Security breach in iPhones exposes Al Jazeera journalists

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A vulnerability present about a year ago in iMessage would have allowed access to passwords, microphone audio and even iPhones cameras by 37 journalists, most of them from Al Jazeera, a broadcaster from Qatar and the most important television network in the Arab world.

Canadian Citizen Lab, a Canadian cybersecurity research group, revealed that the digital espionage campaign was undertaken by a group dubbed Kismet and that the hacking via the instant messaging service developed by Apple would have left no trace.

Four operators originating in Saudi Arabia and the United Arab Emirates would be involved in the scheme, although it is not known, exactly, what the motivations of the actions would be. Governments would be behind at least two agents.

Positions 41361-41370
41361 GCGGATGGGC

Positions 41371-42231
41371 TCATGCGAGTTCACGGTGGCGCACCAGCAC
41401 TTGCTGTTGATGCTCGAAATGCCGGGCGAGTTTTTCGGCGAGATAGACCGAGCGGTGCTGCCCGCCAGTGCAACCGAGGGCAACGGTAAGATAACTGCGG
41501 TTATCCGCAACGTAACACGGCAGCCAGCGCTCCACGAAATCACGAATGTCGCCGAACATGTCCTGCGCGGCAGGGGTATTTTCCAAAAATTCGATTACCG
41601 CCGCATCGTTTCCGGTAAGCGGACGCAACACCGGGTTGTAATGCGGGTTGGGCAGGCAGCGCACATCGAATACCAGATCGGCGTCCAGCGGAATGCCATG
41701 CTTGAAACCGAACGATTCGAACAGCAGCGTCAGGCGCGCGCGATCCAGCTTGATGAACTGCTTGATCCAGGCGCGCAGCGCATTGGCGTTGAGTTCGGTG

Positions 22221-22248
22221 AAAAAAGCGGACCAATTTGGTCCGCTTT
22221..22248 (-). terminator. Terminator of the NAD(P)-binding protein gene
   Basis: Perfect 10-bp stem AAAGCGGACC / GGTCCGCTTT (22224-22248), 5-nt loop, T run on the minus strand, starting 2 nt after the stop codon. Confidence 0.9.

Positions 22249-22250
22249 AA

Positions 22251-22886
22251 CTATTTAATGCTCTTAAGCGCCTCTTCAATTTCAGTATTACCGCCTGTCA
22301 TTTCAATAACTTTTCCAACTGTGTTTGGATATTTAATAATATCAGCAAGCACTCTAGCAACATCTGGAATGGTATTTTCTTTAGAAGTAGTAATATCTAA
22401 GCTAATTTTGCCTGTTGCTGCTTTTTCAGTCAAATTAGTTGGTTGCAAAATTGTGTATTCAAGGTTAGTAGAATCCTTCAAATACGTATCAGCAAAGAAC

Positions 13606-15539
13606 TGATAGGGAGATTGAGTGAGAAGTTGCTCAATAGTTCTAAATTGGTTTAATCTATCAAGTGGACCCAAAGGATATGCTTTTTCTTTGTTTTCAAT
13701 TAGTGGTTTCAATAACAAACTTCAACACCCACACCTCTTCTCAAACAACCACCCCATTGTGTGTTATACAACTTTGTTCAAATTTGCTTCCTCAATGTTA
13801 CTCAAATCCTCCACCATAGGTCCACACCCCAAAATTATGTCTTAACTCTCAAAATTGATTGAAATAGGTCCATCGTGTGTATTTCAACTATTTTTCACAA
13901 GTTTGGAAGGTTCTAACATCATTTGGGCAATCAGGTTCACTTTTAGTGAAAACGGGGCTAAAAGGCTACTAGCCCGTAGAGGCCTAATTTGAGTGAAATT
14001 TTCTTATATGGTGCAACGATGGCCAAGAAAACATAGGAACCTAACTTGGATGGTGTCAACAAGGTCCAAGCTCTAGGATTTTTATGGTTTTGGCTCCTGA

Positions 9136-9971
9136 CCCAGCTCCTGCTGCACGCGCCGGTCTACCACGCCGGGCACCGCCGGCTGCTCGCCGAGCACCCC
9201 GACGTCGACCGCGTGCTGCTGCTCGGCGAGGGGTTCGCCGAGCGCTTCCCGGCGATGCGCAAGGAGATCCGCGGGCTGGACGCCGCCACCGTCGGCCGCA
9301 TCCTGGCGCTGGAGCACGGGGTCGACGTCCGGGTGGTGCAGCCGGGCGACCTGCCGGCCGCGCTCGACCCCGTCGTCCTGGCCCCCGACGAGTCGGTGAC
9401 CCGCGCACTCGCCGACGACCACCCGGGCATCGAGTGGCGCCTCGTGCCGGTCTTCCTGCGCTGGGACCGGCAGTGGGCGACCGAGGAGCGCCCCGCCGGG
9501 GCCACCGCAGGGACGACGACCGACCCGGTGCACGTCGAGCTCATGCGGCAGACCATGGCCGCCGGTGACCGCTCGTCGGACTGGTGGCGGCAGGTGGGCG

Anyway, the flaw doesn’t seem to work on iOS 14, the latest version of the Apple company’s operating system.

What do those involved say?

Rania Dridi, from the Al Araby network, believes he was one of the targets due to his discussions on women’s rights and his connection with a critic from Saudi Arabia and the United Arab Emirates. Another professional would have received spyware links like those used to spy on Ahmed Mansoor in 2016, an activist from the United Arab Emirates.

Claiming to investigate any instance where there is “credible evidence of misuse” by its customers, the NSO Group, the owner of the software intended for the prosecution of criminals, but which was used in the attacks, said it was unaware of the Citizen Lab’s allegations and stressed no have access to victims’ data.

Apple, for its part, stresses the need to keep operating systems always up to date, as such care would avoid what it considered a highly targeted attack. In addition, it would depend on the collaboration of the Citizen Lab for a more detailed verification of the case.

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